kqueue, depending on what is provided by the host operating system.
The runtime will run a Haskell thread using any of the available worker OS threads. If you need control over which particular OS thread is used to run a given Haskell thread, perhaps because you need to call a foreign library that uses OS-thread-local state, then you need bound threads (see Control.Concurrent).
If you don't use the
-threaded option, then the runtime does not make use of multiple OS threads. Foreign calls will block all other running Haskell threads until the call returns. The System.IO library still does multiplexing, so there can be multiple threads doing I/O, and this is handled internally by the runtime using
In a standalone GHC program, only the main thread is required to terminate in order for the process to terminate. Thus all other forked threads will simply terminate at the same time as the main thread (the terminology for this kind of behaviour is "daemonic threads").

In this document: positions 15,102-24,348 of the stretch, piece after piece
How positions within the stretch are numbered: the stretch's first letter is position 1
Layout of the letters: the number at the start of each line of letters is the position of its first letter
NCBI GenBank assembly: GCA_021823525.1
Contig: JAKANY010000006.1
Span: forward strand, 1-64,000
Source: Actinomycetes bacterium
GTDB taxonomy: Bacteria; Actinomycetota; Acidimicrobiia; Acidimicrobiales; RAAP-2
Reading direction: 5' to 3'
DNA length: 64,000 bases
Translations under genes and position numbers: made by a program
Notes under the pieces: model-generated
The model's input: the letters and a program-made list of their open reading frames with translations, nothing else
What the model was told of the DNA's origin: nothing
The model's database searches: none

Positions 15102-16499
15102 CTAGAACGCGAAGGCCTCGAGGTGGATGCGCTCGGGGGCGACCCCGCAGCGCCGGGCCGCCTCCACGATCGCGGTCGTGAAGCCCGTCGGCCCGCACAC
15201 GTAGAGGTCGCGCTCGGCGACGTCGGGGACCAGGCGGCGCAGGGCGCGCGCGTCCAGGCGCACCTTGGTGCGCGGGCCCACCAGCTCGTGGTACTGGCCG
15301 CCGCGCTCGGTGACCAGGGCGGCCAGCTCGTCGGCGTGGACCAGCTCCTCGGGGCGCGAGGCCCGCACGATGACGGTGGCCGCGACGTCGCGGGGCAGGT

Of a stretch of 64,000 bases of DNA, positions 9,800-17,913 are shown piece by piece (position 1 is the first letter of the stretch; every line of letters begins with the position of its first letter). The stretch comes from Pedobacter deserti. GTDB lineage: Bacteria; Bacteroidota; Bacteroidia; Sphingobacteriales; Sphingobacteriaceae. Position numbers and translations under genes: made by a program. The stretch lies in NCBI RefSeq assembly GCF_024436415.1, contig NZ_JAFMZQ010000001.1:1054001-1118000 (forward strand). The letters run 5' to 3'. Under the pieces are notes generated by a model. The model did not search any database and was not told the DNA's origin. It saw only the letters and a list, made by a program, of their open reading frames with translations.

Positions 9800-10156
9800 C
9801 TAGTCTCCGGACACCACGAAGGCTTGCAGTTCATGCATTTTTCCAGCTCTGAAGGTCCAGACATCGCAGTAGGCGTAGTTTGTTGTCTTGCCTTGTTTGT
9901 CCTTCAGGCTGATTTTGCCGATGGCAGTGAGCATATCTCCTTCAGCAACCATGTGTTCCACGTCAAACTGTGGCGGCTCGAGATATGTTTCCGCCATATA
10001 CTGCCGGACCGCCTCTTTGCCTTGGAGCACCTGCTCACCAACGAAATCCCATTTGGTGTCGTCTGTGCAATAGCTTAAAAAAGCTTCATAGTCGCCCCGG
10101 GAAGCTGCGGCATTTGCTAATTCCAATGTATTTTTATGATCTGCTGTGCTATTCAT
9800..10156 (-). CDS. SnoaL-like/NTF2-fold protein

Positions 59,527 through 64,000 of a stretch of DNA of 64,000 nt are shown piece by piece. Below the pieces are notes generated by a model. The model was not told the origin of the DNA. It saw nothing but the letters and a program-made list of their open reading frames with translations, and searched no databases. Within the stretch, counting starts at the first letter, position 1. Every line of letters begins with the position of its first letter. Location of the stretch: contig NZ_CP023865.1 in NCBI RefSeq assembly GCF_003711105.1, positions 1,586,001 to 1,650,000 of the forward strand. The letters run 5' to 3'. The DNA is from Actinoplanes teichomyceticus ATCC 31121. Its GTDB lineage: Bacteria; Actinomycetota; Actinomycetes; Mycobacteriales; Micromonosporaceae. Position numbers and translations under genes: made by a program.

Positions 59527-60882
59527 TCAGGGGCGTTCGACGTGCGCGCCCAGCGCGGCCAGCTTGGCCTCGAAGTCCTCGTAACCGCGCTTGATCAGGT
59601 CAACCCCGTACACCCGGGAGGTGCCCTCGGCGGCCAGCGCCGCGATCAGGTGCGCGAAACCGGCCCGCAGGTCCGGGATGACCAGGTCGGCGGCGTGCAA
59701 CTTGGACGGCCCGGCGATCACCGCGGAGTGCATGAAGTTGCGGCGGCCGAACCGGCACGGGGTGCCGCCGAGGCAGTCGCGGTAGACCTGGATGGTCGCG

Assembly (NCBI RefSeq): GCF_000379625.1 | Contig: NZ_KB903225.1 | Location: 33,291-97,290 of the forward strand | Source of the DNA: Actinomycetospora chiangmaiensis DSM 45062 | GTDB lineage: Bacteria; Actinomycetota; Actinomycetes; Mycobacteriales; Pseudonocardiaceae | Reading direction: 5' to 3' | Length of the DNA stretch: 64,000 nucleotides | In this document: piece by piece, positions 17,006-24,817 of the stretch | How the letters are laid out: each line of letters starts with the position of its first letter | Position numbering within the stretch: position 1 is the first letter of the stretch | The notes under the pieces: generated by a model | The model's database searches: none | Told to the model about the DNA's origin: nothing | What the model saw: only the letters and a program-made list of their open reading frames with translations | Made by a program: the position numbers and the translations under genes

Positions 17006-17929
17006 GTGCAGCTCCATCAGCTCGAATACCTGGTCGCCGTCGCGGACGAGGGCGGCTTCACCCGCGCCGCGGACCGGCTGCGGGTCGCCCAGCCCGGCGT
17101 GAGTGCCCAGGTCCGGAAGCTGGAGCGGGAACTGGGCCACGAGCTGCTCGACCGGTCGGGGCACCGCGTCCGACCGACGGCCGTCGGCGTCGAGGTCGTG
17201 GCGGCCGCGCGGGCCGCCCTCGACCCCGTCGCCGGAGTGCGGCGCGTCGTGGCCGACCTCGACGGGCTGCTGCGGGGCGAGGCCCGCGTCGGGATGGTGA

If you want the program to wait for child threads to finish before exiting, you need to program this yourself. A simple mechanism is to have each child thread write to an
MVar when it completes, and have the main thread wait on all the
MVars before exiting:
myForkIO :: IO () -> IO (MVar ()) myForkIO io = do mvar <- newEmptyMVar forkFinally io (\_ -> putMVar mvar ()) return mvar
A better method is to keep a global list of all child threads which we should wait for at the end of the program:
children :: MVar [MVar ()] children = unsafePerformIO (newMVar ) waitForChildren :: IO () waitForChildren = do cs <- takeMVar children case cs of  -> return () m:ms -> do putMVar children ms takeMVar m waitForChildren forkChild :: IO () -> IO ThreadId forkChild io = do mvar <- newEmptyMVar childs <- takeMVar children putMVar children (mvar:childs) forkFinally io (\_ -> putMVar mvar ()) main = later waitForChildren $ ...
The main thread principle also applies to calls to Haskell from outside, using
foreign export. When the
foreign exported function is invoked, it starts a new main thread, and it returns when this main thread terminates. If the call causes new threads to be forked, they may remain in the system after the
foreign exported function has returned.
GHC implements pre-emptive multitasking: the execution of threads are interleaved in a random fashion. More specifically, a thread may be pre-empted whenever it allocates some memory, which unfortunately means that tight loops which do no allocation tend to lock out other threads (this only seems to happen with pathological benchmark-style code, however).